Lets shift now from allocative to rationing. The rationing function focuses on the outputs of production awarding products to whomever is willing to pay the most for them. This side of the equation is a little trickier from an open business models perspective. Here are the questions I’m asking myself.

  • Zero cost, non-rival resources are usually digital and created by other humans. When creators make these resources freely available they forfeit potential monetary value associated with purchase of those resources. When open businesses make use of those resources as inputs how do we ensure the original creators benefit from their non-rival resources either through indirect monetary means or through non-monetary means? How can we ensure value flows back to the original creator? If we don’t isn’t this exploitive?
  • Should open business models use zero cost non-rival resources as inputs, modify and improve them, and then charge for the new improved value added resources in a traditional rationing market way? By doing this aren’t we creating artificial scarcity once again and as a result reducing the full economic value of the resources?
  • If the allocative inputs are zero cost non-rival resources and the outputs are also made into zero cost non-rival resources how can a business or organization survive?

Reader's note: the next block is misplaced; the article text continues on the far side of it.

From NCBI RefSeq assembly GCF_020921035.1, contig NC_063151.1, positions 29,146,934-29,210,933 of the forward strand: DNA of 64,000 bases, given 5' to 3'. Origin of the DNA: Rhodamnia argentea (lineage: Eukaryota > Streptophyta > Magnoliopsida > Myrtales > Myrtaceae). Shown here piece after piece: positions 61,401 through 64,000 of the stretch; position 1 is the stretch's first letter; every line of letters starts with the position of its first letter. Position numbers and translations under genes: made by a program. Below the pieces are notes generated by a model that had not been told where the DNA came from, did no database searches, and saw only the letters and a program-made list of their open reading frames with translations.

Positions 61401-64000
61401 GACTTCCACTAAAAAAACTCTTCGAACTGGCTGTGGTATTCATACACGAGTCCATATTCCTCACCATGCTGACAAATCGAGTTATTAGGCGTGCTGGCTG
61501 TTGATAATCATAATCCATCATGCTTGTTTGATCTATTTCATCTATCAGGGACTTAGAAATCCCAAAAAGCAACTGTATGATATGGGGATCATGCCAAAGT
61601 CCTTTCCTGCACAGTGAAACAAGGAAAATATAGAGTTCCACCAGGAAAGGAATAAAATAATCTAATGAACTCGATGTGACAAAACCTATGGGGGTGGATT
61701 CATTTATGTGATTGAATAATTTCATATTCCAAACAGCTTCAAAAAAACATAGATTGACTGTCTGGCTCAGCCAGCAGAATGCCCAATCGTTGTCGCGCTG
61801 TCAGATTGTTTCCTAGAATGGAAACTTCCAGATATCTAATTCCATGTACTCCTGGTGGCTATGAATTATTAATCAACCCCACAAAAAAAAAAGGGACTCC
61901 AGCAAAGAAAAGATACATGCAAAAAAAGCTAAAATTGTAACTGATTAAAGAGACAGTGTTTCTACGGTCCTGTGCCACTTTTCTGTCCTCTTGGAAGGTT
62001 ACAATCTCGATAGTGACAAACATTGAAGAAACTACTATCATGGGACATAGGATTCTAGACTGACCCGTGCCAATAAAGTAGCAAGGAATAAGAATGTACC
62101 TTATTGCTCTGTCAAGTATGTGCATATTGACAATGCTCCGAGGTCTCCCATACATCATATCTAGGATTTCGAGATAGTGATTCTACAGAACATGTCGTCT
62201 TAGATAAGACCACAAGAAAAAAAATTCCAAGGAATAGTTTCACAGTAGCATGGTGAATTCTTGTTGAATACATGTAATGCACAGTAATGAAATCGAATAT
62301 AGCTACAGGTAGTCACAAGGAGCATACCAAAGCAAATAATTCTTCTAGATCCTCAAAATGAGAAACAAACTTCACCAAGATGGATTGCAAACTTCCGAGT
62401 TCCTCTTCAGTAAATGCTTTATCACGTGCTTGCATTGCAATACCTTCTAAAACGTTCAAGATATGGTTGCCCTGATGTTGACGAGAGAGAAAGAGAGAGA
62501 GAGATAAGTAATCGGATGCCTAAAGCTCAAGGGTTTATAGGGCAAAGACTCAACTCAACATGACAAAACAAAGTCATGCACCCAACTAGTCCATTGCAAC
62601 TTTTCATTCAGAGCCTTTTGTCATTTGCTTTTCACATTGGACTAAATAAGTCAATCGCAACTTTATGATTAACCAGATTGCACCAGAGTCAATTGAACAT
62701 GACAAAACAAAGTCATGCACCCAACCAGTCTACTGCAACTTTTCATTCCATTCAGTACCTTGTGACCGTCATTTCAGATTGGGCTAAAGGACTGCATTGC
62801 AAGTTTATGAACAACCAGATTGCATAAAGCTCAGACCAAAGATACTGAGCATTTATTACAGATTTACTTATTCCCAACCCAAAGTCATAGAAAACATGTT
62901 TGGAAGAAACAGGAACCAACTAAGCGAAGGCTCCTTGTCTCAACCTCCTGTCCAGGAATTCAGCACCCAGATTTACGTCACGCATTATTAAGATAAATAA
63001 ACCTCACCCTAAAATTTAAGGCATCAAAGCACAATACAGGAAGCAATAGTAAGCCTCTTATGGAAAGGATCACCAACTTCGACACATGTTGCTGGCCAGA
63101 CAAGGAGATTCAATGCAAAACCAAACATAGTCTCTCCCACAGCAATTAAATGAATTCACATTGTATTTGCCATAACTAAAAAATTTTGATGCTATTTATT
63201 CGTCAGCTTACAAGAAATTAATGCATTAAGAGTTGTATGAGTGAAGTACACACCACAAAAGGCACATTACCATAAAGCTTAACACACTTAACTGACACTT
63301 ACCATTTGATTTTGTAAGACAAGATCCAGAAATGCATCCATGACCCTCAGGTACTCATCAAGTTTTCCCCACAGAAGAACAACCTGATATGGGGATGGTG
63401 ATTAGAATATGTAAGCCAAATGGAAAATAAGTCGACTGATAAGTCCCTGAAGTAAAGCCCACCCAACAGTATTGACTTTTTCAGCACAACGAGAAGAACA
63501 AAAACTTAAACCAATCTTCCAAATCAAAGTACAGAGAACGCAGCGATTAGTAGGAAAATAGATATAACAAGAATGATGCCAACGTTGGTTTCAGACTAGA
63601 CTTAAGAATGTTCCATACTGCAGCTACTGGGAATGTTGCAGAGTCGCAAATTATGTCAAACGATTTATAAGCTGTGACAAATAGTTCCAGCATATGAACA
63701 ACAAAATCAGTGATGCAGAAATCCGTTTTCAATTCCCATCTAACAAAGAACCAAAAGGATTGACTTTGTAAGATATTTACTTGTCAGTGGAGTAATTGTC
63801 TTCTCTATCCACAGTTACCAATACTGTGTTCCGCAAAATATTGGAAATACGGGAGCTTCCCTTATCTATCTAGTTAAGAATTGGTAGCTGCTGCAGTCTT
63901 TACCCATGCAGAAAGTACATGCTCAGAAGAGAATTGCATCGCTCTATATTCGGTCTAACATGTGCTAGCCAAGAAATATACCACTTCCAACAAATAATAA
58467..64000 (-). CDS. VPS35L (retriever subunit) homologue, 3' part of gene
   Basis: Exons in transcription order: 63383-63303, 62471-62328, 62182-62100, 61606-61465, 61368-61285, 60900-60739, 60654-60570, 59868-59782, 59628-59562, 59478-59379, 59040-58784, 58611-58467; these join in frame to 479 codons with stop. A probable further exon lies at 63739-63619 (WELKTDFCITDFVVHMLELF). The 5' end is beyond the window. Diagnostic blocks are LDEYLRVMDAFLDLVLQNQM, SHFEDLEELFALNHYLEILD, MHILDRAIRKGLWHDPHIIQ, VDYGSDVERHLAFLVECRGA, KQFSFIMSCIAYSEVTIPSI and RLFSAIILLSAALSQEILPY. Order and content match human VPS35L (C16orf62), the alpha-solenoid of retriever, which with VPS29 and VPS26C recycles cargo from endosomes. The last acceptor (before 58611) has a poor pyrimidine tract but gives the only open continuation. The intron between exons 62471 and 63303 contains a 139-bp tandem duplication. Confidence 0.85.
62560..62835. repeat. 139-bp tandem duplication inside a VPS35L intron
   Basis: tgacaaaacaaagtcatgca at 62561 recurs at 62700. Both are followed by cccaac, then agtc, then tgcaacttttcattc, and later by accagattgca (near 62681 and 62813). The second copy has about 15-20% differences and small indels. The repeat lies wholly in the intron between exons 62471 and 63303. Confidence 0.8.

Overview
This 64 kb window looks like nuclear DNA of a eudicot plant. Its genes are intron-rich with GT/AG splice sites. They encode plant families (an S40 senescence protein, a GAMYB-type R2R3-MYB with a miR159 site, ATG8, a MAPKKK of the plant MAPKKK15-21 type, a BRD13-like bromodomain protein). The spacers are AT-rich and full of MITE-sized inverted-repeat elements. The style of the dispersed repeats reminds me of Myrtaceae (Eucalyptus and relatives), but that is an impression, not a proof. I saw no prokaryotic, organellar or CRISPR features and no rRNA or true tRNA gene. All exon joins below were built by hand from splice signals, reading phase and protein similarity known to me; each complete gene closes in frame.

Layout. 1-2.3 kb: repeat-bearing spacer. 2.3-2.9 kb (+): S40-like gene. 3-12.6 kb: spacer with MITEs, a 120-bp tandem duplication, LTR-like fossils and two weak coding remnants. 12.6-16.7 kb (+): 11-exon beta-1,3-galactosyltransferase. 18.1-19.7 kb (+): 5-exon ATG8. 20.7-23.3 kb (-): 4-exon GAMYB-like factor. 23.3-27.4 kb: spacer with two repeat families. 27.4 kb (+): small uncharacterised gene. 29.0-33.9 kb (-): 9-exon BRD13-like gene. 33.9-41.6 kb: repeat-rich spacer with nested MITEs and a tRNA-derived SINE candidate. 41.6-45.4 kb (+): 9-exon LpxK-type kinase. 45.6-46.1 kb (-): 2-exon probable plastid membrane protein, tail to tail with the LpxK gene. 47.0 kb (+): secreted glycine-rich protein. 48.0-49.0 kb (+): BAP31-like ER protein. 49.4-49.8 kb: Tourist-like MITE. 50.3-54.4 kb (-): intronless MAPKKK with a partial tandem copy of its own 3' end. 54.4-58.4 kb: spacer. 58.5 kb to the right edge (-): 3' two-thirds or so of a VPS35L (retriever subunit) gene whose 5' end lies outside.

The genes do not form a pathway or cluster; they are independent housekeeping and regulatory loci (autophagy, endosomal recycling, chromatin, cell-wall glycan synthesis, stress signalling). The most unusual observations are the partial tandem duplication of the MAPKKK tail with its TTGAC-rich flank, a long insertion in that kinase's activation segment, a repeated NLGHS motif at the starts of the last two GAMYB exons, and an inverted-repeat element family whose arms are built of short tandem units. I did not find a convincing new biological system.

• What if an open business model takes zero cost non-rival resources as is, doesn’t add any new value to them, but simply provides services around their use? Or potentially the business does improve and add value to the input resources, but makes them open and non-rivalrous, and recoups costs through services? How do these mixes of non-rivalrous and rivalrous business models work?
  • Human labour continues to be a scarce rivalrous resource that requires compensation. How do we separate out the non-rivalrous abundant aspects of the business model from the rivalrous parts?

OK, I could go on and on with my questions and I expect you have many too. Ultimately though I find the assumptions and values of market based economics fall far short of being optimal for open business models, society, and the world as a whole. Strange that so much of the world is still based on traditional economics.

Surprisingly economists have focused almost exclusively on scarcity based markets. Very little is known about how abundance works.

With this open business model work we’re figuring it out for ourselves.